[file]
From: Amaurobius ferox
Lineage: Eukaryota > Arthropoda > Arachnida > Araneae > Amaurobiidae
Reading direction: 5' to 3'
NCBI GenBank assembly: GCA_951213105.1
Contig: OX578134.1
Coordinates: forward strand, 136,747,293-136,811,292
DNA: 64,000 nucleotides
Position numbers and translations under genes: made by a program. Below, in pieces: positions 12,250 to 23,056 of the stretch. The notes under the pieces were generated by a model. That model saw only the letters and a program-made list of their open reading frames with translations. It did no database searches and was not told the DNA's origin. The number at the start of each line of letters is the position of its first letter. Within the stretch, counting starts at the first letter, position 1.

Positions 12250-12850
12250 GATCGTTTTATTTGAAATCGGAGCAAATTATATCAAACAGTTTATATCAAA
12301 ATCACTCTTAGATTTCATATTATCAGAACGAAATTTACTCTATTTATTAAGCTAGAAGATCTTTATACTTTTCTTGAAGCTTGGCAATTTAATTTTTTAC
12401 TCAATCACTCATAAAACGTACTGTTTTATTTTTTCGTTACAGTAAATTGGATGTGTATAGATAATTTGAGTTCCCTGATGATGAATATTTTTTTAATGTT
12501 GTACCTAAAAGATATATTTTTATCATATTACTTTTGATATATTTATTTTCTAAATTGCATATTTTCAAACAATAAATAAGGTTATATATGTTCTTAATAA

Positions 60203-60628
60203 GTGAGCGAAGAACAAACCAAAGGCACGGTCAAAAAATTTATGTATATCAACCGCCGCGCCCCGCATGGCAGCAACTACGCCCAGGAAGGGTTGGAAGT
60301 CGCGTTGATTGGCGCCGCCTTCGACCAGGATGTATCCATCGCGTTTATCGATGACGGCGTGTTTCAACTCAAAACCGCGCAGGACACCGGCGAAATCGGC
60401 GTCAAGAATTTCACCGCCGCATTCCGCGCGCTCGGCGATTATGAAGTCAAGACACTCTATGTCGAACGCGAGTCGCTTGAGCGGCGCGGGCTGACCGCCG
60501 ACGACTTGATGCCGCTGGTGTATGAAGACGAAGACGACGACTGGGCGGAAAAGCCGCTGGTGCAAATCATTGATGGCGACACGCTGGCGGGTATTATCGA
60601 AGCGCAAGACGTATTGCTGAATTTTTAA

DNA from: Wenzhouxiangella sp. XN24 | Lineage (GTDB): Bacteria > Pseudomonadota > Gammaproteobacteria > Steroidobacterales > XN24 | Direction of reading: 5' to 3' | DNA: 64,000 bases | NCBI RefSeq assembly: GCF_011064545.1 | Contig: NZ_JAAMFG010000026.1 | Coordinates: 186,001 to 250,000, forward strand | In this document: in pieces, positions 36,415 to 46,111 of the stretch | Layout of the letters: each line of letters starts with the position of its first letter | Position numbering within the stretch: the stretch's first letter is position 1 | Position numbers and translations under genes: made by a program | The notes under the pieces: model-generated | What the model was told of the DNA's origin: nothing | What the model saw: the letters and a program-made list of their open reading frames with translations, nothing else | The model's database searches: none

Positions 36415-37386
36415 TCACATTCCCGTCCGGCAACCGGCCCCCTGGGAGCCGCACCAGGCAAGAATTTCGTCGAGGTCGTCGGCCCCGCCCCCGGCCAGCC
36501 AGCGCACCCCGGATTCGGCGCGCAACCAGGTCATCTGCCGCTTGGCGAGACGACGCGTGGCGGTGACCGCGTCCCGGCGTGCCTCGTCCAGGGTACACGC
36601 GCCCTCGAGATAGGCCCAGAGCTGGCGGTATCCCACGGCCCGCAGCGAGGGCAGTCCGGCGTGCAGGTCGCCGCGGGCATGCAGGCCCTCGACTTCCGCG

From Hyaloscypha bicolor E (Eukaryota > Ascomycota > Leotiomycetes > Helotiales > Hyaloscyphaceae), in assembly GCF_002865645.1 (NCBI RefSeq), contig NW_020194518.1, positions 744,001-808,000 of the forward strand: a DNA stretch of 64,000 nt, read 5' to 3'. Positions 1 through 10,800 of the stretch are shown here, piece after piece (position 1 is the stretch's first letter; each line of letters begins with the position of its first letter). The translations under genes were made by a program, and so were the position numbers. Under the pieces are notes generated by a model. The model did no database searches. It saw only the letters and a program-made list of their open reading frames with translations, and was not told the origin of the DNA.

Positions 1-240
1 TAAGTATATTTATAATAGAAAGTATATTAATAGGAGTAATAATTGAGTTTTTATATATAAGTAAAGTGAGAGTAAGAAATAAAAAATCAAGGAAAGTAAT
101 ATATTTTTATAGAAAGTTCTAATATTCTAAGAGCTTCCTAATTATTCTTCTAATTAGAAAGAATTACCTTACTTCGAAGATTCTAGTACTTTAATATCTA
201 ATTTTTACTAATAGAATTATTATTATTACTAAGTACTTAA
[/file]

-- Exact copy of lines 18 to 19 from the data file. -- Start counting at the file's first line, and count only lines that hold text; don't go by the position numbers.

60501 ACGACTTGATGCCGCTGGTGTATGAAGACGAAGACGACGACTGGGCGGAAAAGCCGCTGGTGCAAATCATTGATGGCGACACGCTGGCGGGTATTATCGA
60601 AGCGCAAGACGTATTGCTGAATTTTTAA